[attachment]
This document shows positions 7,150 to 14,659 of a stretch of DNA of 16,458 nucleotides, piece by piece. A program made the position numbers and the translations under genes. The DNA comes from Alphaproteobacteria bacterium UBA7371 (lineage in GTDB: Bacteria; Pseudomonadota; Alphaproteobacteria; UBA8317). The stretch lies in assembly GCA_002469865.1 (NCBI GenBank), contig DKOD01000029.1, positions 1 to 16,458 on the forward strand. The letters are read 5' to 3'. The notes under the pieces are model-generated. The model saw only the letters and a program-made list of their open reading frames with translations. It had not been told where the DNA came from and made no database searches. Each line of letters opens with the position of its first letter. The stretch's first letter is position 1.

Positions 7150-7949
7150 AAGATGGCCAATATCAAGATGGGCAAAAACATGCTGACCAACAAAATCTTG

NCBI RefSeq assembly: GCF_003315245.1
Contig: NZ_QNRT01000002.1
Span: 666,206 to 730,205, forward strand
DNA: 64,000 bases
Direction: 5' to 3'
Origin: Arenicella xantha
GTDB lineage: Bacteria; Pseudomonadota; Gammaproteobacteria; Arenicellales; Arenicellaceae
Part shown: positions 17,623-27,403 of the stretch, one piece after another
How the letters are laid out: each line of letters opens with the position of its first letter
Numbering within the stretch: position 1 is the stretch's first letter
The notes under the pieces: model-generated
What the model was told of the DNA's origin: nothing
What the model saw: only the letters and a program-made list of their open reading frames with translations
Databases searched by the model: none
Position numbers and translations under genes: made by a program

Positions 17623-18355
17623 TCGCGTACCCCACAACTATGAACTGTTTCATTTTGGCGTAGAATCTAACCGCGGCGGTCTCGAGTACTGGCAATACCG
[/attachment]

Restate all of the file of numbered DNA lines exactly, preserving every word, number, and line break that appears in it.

This document shows positions 7,150 to 14,659 of a stretch of DNA of 16,458 nucleotides, piece by piece. A program made the position numbers and the translations under genes. The DNA comes from Alphaproteobacteria bacterium UBA7371 (lineage in GTDB: Bacteria; Pseudomonadota; Alphaproteobacteria; UBA8317). The stretch lies in assembly GCA_002469865.1 (NCBI GenBank), contig DKOD01000029.1, positions 1 to 16,458 on the forward strand. The letters are read 5' to 3'. The notes under the pieces are model-generated. The model saw only the letters and a program-made list of their open reading frames with translations. It had not been told where the DNA came from and made no database searches. Each line of letters opens with the position of its first letter. The stretch's first letter is position 1.

Positions 7150-7949
7150 AAGATGGCCAATATCAAGATGGGCAAAAACATGCTGACCAACAAAATCTTG

NCBI RefSeq assembly: GCF_003315245.1
Contig: NZ_QNRT01000002.1
Span: 666,206 to 730,205, forward strand
DNA: 64,000 bases
Direction: 5' to 3'
Origin: Arenicella xantha
GTDB lineage: Bacteria; Pseudomonadota; Gammaproteobacteria; Arenicellales; Arenicellaceae
Part shown: positions 17,623-27,403 of the stretch, one piece after another
How the letters are laid out: each line of letters opens with the position of its first letter
Numbering within the stretch: position 1 is the stretch's first letter
The notes under the pieces: model-generated
What the model was told of the DNA's origin: nothing
What the model saw: only the letters and a program-made list of their open reading frames with translations
Databases searched by the model: none
Position numbers and translations under genes: made by a program

Positions 17623-18355
17623 TCGCGTACCCCACAACTATGAACTGTTTCATTTTGGCGTAGAATCTAACCGCGGCGGTCTCGAGTACTGGCAATACCG